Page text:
This Theory About Ciri's Prophecy In 'The Witcher' Has Fans Asking Questions
The Witcher Season 1 follows three separate characters on their journeys through the Continent. The title character is Geralt of Rivia, the "Witcher" of the story, whose life viewers see over 90-odd years. There's also the love of his life, Yennefer, whose story we follow from childhood to the defeat of Nilfgaard. But there's a third character, Ciri, the "Lion Cub of Cintra." She might turn out to be the most critical of all. This theory about Ciri's prophecy in The Witcher suggests the entire series has a much larger tale to tell.
Season 1 of The Witcher spends a great deal of time in worldbuilding via Geralt and Yennefer's travels over the Continent. Their stories span the longest amount of time (nearly a century) and the farthest journeys, giving viewers a look at the political and social climate of the world.
Ciri, on the other hand, never travels very far. Her escape from Cintra during the defeat by Nilfgaard is on foot, and despite grabbing a horse at one point, she never makes it more than a few miles from home. Also, all of her adventures happen in a short span. The earliest viewers see her is a day or two before Cintra's fall, and her final scene is the day after the Battle of Sodden Hill, two weeks later.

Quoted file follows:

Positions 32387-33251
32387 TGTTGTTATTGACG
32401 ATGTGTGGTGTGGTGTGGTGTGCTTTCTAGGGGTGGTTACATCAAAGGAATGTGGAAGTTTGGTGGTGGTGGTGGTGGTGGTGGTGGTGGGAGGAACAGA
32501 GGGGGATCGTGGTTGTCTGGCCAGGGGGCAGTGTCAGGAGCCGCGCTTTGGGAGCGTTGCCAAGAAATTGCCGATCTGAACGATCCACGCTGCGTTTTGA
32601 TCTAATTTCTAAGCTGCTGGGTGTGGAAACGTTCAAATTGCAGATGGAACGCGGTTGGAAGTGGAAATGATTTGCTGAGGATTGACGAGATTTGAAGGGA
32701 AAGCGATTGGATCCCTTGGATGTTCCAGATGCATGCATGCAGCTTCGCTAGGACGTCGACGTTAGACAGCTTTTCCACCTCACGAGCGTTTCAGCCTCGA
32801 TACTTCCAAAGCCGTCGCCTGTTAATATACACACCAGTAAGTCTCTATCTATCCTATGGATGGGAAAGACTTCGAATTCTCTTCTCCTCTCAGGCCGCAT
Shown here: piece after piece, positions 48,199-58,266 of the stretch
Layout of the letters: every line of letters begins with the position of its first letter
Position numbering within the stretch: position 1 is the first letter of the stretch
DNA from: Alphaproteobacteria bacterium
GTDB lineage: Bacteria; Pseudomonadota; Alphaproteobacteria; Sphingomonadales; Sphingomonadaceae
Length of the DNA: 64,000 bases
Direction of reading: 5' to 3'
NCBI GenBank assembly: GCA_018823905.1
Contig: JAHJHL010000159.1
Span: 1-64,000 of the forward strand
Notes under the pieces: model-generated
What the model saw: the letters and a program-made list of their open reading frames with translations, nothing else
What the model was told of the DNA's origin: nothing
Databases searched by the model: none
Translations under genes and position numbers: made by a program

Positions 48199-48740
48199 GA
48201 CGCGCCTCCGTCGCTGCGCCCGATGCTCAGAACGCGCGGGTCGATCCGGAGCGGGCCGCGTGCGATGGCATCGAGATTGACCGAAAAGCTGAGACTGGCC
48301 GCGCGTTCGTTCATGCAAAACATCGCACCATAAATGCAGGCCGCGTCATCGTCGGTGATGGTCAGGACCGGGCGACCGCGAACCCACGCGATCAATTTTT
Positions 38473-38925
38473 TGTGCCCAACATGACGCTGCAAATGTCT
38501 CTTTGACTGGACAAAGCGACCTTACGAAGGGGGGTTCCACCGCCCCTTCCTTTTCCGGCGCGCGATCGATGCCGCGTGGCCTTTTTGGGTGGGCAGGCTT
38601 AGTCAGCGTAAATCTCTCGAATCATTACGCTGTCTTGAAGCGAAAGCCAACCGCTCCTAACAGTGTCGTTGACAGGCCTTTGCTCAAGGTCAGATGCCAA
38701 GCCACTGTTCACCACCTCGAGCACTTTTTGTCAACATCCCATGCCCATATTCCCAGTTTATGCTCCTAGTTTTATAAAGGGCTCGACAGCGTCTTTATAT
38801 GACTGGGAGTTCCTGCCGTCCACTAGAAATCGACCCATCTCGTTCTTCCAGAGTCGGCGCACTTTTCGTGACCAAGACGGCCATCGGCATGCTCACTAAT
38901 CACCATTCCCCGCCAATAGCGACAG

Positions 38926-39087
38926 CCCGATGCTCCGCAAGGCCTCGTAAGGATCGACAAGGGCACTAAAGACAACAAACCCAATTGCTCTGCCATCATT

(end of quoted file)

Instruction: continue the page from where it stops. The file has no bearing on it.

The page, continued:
But that doesn't mean Ciri isn't the show's heart. There's been a lot of talk about destiny and how Ciri and Geralt are tied together somehow. But more importantly, Ciri can prophesize the future, which she does at the end of the series' penultimate episode.
In a moment of crisis, as Ciri and her stolen horse are attacked by a crew of displaced young men from Cintra, she is suddenly overtaken by a trance. Here's what she says while under the spell:
Verily, I say unto you the era of the sword and the ax is nigh, the era of the Wolf's Blizzard. The Time of the White Chill and the White Light is nigh, the Time of Madness and the Time of Contempt.
What in heaven's name does that mean? In the books, this prophecy is central to the overarching plot. The version from the books begins the same way. But then it goes on to say:
Tedd Deireádh, the Time of End. The world will die amidst frost and be reborn with the new sun. It will be reborn of Elder Blood, of Hen Ichaer, of the seed that has been sown. A seed which will not sprout but burst into flame.
Those lines are left off in the show. But in the novels, they presage that everyone is threatened by "global cooling," aka climate change.
Could The Witcher be a story of political machinations, and rulers fiddling while the world dies? Season 2's future just got way more dire.